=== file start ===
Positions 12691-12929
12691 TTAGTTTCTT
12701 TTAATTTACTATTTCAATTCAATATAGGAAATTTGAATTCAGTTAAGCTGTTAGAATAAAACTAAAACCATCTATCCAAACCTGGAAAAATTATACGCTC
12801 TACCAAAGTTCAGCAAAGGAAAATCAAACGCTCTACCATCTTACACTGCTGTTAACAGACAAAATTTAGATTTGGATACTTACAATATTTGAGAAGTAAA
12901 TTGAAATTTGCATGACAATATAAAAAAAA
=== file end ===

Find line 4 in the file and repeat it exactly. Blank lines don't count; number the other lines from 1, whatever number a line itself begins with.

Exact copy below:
12801 TACCAAAGTTCAGCAAAGGAAAATCAAACGCTCTACCATCTTACACTGCTGTTAACAGACAAAATTTAGATTTGGATACTTACAATATTTGAGAAGTAAA